On the panel were James T. Rojas, an urban planner, who made the fascinating point that Latino immigrants are accustomed to having large public squares to walk in back home, and so when they arrive in LA many of them turn their front gardens into a miniature version of the public square complete with benches and a fountain, though I suppose the opportunities for walking are considerably reduced.

Also on the panel was Lynell George, a fine journalist who among many other things runs a photoblog titled wanderingfoot (which I must admit I first read as wandering fool) with some pretty fab pictures, such as these:

In a piece for “Which Way LA” she wrote “So first with just a notebook, later with a camera, I began to walk Los Angeles—its grittier neighborhoods, cul-de-sacs and alleyways—in the early less-cluttered hours to see what I might find. Often, hiding in plain sight, I’ve found souvenirs of the last century—backyard incinerators, rusting hulks of past industry, hand-painted ghost signs hawking nickel movies or the promise of ‘Nice Rooms.’”
Sounds like psychogeography, right?  Though that deadly word wasn’t mentioned in the course of the session in Pasadena.   I have learned this is a word that makes 99 percent of people in the world glaze over with mystification (at best).

It being a literary panel, Steve asked us whether we had a favorite literary piece about walking, and I mentioned Jim Harrison’s “Westward Ho” – a novella about a man who walks across LA, from Cucamonga to Westwood.  Harrison writes that this is a 47 mile walk.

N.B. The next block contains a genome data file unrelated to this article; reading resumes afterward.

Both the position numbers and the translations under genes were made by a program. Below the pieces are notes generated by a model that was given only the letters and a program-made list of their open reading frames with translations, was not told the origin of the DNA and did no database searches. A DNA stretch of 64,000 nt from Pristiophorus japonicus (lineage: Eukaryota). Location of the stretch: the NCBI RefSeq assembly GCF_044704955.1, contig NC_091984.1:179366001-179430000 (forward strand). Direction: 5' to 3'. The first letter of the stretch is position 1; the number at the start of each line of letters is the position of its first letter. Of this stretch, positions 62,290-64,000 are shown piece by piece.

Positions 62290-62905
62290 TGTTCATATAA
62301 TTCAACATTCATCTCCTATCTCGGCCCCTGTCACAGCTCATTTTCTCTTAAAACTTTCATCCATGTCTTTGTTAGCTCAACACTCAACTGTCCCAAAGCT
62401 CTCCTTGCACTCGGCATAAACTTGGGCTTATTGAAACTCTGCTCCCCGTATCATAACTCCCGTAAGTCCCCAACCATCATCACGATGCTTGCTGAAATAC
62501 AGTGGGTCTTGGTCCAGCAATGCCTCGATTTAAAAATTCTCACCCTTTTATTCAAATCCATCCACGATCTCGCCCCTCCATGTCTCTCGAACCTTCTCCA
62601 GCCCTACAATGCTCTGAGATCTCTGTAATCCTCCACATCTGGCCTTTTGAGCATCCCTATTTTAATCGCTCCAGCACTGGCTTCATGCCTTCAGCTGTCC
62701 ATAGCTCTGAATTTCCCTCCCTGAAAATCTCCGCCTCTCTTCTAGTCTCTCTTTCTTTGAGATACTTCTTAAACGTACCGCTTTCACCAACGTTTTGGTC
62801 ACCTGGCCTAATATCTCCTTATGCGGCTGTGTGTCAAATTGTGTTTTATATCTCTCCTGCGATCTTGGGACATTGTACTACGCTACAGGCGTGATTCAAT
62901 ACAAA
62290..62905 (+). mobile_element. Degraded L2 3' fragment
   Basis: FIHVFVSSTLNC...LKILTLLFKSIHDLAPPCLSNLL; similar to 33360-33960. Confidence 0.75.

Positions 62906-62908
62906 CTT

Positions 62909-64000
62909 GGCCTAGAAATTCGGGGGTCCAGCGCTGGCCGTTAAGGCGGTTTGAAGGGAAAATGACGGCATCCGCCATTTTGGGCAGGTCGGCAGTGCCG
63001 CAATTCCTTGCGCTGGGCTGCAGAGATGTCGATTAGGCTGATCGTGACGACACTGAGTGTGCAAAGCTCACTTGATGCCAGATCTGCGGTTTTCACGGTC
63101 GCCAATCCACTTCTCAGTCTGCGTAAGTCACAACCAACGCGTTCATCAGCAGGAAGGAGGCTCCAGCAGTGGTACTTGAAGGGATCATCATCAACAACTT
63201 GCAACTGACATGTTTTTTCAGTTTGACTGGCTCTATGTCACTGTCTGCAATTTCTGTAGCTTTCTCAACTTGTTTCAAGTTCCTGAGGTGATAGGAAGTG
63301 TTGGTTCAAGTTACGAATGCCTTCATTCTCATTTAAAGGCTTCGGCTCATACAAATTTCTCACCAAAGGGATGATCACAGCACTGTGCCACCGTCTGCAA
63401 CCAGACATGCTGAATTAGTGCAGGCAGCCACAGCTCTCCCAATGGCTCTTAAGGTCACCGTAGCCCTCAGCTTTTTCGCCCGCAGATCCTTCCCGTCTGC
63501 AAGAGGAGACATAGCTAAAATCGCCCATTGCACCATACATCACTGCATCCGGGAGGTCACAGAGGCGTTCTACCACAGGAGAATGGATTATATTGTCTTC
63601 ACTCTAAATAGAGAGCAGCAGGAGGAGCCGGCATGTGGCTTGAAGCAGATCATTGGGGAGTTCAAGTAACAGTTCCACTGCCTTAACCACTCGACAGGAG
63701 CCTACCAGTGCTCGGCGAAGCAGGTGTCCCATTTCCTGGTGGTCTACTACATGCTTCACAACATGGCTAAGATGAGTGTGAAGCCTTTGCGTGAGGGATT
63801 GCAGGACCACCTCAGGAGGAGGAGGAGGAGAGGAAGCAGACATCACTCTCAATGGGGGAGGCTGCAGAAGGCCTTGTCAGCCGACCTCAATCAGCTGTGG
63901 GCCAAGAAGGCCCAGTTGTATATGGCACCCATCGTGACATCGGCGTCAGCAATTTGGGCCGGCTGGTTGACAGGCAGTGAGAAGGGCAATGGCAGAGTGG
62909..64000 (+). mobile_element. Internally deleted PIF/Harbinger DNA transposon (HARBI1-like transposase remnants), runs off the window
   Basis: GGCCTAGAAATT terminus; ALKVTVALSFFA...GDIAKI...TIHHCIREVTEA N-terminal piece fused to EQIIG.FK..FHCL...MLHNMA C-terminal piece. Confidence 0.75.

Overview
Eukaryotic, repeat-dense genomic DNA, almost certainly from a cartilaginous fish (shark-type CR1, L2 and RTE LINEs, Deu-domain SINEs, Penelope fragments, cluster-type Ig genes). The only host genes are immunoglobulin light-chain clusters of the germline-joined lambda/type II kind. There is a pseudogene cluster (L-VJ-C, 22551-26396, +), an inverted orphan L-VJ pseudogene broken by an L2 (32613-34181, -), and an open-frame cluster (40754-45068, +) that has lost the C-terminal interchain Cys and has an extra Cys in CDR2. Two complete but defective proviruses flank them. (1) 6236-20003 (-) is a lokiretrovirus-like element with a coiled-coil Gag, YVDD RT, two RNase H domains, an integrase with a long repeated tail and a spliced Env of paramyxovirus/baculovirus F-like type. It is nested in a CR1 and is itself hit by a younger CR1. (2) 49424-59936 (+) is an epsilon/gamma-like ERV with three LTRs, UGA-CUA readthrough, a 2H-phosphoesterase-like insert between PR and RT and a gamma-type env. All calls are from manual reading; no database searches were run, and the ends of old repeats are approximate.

A few people in the crowd thought this sounded like an impossible walk, and also that the distance was more that 47 miles.  I was in no position to argue, but when I got home it checked it on MapQuest, and they (or at least their algorithm) reckon it’s a doable walk, if a few miles longer than described by Jim Harrison.  

I know that Harrison is at least something of a walker – that’s him below with Gary Snyder.

Of course when you're on these panels you usually come away wishing you’d said something other than what you did say, but I had a strangely different experience this time.   At one point I found myself saying, “We all want to be safe when we walk and the more people walk the safer we’re all likely to be.”  It sounded true, and a perfectly reasonable thing to have said, but you know, it just didn’t sound like the kind of thing I’d usually say.

Some links right here: